Novartis’ prospects for launching a copy of GlaxoSmithKline’s Advair this year just went from highly unlikely to not happening.
That would-be generic was turned back by the FDA in February, and now the company expects to have to complete a small bioequivalence bridging study, CEO Vas Narasimhan told investors Thursday on Novartis' first-quarter conference call.
“Our plan will be to get that study started,” Narasimhan said. Updated launch timeline? “Before the end of 2019.”
While Narasimhan insisted that Novartis doesn’t view the study “to be a significant hurdle for what we can see right now,” it’ll hold up the product well beyond its initial FDA decision date. That much was already clear in February when the FDA issued a complete response letter asking for more data, but just how far beyond was the question.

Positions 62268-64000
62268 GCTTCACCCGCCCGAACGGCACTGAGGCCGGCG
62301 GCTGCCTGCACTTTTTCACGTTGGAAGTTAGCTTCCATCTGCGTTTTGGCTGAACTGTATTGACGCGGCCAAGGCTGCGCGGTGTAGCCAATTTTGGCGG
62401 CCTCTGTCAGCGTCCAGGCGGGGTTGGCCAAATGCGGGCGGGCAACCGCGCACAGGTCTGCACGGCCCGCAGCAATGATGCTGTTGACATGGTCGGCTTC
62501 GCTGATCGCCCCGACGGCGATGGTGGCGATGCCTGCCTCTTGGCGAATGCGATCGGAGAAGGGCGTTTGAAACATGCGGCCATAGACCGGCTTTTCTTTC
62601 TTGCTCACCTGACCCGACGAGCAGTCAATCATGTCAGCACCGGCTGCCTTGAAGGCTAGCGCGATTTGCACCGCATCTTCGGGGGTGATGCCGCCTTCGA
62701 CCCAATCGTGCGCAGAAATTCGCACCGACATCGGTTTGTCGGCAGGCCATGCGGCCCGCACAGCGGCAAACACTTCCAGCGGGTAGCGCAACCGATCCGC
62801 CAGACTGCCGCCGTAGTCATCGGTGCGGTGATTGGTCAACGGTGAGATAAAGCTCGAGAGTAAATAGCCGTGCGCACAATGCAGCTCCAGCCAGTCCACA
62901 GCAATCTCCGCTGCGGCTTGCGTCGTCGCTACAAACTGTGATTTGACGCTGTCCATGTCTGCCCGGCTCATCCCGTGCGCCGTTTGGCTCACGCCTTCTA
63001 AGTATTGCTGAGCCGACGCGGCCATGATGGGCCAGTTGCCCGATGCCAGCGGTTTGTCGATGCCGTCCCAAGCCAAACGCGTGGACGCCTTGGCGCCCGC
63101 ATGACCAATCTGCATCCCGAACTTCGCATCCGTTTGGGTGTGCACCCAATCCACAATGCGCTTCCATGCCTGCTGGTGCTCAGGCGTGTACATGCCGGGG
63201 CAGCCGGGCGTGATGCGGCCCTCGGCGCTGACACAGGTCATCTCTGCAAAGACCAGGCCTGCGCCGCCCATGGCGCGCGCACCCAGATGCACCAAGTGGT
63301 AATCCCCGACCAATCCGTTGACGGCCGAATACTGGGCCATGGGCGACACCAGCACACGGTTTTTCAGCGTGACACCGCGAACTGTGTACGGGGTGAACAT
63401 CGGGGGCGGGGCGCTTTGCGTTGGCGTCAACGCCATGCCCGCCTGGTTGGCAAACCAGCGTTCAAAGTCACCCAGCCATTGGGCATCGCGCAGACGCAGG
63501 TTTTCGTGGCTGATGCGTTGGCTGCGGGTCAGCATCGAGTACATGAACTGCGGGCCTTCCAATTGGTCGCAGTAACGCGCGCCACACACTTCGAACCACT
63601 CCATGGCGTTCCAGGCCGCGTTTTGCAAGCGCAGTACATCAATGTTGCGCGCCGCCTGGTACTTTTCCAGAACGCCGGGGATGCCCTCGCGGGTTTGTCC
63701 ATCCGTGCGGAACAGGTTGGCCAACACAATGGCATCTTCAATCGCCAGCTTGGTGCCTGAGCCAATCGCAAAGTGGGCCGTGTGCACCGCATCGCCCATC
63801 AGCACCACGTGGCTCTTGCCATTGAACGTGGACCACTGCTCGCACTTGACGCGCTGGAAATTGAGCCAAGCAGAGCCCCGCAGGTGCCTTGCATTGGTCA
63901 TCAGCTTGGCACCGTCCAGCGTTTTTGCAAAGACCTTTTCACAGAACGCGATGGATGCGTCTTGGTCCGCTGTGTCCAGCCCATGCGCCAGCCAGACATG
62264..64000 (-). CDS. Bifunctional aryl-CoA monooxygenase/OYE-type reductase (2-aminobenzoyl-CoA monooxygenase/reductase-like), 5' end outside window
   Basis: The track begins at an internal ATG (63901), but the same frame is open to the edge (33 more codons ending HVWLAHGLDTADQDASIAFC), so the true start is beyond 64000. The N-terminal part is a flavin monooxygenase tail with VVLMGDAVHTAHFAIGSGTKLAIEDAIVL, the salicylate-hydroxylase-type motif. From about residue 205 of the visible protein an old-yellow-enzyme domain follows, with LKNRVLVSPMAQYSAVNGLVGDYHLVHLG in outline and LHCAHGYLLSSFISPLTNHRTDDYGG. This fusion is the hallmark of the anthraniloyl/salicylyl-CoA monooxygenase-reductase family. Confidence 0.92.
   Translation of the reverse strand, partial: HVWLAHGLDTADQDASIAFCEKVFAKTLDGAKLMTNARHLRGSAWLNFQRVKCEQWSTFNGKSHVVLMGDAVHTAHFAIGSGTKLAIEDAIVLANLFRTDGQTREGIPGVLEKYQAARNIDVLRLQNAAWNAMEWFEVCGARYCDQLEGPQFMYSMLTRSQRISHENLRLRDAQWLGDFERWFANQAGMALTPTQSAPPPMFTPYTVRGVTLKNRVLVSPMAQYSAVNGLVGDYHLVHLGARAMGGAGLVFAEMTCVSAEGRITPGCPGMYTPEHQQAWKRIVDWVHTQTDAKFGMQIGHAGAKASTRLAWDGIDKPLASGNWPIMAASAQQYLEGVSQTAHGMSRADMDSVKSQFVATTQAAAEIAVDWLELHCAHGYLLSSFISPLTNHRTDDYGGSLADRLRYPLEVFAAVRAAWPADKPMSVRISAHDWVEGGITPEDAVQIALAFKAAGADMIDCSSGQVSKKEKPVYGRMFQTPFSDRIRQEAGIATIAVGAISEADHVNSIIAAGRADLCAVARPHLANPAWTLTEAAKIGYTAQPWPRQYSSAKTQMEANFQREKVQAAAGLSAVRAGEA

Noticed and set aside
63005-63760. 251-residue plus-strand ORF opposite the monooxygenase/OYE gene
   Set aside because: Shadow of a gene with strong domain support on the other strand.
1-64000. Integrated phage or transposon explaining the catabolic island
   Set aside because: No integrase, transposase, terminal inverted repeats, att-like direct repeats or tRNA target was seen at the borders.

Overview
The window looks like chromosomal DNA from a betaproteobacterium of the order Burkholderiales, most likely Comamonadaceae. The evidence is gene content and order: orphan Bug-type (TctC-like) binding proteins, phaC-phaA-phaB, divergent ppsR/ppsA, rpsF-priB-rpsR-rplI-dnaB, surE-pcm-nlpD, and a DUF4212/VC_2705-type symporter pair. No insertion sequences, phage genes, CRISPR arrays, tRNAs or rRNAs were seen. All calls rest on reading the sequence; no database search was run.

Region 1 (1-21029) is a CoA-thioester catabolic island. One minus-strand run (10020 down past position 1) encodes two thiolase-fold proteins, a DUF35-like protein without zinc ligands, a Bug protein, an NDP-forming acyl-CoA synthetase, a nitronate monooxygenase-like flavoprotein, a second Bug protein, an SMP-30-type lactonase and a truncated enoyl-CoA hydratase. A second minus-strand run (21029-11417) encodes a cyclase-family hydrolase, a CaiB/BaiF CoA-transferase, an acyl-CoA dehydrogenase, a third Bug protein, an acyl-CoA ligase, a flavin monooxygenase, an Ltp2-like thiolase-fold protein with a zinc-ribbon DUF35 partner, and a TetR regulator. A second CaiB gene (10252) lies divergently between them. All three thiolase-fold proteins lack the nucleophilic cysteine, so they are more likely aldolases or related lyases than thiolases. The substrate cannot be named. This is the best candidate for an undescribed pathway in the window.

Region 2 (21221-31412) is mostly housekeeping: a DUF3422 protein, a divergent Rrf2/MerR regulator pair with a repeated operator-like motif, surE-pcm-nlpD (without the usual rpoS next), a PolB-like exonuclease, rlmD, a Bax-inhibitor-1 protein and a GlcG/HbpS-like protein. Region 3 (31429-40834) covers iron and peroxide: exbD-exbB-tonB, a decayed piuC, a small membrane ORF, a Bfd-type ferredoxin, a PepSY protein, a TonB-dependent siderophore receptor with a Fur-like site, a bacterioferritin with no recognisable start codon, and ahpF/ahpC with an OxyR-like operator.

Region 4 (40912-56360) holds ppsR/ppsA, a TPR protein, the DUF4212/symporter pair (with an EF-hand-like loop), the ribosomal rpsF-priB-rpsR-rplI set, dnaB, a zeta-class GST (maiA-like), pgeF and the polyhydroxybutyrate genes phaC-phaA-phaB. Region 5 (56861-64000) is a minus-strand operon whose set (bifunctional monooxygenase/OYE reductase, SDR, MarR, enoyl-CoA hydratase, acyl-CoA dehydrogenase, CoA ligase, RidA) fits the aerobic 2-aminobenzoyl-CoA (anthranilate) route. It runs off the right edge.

Setbacks from Jordan-based Hikma—which as of March still needs to come up with an additional endpoint study—and Novartis' Sandoz unit could put Mylan back in the lead spot, despite being the first company to net an FDA rejection for its Advair knockoff.
Meanwhile, Advair-maker GlaxoSmithKline continues to enjoy its time in the sun. After last year setting out financial forecasts revolving a generic Advair hit that never came, this year it said knockoffs could eat up half its U.S. sales—or £750 million—if they launch midyear. Now, though, it just has to dodge a Mylan bullet in order to escape that possibility.